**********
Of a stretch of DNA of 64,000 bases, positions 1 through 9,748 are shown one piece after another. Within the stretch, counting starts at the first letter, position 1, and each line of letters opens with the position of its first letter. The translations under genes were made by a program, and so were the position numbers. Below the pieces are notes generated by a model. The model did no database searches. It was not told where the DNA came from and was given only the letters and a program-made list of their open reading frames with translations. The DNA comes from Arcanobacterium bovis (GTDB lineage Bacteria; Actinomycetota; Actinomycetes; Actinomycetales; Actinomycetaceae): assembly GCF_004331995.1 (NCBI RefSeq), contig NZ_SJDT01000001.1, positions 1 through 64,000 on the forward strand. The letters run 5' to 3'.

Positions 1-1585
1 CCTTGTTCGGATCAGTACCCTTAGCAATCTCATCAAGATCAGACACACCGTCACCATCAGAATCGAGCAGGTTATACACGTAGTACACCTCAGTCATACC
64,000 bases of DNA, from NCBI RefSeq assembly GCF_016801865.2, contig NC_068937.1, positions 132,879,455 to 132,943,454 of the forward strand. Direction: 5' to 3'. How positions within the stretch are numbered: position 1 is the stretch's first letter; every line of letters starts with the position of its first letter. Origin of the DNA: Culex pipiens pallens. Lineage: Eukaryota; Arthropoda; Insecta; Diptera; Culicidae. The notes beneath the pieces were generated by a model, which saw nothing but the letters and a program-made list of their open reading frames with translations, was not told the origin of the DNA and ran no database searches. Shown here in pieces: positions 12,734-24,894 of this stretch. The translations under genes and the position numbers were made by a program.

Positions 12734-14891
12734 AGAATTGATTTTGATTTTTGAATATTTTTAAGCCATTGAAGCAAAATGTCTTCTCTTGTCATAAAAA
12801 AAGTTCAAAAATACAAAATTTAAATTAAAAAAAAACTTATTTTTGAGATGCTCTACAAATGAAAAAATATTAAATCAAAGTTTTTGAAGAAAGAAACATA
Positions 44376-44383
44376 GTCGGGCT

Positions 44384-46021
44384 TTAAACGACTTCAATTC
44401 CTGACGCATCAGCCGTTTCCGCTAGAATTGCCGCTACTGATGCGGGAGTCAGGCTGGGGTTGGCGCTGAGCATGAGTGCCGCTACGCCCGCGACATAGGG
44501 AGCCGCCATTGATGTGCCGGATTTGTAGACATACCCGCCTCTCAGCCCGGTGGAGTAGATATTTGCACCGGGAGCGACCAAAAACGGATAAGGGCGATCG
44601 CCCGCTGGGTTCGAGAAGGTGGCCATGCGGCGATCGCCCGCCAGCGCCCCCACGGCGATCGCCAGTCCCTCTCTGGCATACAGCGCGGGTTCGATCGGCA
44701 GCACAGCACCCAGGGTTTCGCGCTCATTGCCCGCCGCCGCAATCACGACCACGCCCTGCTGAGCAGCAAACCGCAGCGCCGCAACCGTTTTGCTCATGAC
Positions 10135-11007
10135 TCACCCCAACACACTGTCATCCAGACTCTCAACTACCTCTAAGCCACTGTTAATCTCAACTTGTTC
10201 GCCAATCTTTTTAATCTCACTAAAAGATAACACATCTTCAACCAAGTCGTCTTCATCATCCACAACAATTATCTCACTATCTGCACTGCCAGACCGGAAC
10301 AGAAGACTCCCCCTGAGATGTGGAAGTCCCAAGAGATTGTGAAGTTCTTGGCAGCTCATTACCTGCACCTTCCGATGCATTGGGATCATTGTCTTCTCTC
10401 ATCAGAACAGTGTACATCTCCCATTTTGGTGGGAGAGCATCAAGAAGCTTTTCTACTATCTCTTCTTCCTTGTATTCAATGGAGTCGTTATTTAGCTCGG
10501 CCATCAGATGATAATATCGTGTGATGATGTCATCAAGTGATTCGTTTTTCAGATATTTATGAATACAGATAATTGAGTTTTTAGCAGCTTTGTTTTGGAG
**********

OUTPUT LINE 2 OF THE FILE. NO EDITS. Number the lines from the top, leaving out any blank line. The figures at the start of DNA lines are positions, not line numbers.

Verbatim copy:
Positions 1-1585